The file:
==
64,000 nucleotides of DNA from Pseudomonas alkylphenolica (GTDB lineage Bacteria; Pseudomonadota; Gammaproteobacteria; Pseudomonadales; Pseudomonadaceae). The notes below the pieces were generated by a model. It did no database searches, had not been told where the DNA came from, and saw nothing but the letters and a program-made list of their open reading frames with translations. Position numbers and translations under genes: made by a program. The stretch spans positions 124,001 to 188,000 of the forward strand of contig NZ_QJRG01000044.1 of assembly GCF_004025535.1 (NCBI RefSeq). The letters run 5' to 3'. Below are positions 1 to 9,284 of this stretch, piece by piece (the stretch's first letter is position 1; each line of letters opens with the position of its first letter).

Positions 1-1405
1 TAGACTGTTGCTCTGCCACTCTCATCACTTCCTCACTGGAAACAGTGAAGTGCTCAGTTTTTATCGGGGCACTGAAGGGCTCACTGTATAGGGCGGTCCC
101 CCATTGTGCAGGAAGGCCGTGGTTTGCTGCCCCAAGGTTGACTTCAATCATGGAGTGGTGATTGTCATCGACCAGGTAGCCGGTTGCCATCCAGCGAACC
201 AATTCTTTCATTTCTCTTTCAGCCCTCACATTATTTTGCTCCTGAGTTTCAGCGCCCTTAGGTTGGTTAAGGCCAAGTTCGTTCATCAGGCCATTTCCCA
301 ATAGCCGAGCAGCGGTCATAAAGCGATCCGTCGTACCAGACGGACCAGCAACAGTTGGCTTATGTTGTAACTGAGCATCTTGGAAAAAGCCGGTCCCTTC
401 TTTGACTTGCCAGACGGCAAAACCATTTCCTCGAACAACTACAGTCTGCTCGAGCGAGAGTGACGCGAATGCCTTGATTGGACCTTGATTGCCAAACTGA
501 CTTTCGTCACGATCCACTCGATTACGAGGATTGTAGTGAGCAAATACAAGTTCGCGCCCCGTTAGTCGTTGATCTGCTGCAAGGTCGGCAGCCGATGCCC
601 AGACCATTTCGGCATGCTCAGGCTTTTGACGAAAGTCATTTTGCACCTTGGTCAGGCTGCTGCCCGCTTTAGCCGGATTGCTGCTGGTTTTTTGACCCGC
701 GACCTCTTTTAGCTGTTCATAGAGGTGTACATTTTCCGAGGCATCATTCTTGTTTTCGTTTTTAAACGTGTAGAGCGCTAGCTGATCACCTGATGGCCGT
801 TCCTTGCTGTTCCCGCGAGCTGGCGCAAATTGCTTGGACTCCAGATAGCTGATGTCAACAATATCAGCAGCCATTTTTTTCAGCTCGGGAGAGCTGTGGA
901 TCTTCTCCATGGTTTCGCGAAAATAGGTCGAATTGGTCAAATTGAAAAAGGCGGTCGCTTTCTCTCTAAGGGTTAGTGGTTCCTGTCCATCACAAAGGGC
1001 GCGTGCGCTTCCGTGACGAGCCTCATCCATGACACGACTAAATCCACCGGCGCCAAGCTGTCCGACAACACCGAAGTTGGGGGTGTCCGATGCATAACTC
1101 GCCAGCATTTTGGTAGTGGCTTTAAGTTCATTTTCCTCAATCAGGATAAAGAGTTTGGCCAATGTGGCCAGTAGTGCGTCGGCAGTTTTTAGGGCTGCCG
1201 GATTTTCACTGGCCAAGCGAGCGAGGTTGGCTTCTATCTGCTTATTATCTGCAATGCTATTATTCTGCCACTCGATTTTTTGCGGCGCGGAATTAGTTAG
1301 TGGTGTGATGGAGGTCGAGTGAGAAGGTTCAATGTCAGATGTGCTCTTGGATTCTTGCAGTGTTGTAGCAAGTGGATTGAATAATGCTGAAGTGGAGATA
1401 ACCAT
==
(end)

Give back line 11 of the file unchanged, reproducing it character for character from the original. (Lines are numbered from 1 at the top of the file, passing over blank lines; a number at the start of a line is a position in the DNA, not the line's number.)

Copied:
801 TCCTTGCTGTTCCCGCGAGCTGGCGCAAATTGCTTGGACTCCAGATAGCTGATGTCAACAATATCAGCAGCCATTTTTTTCAGCTCGGGAGAGCTGTGGA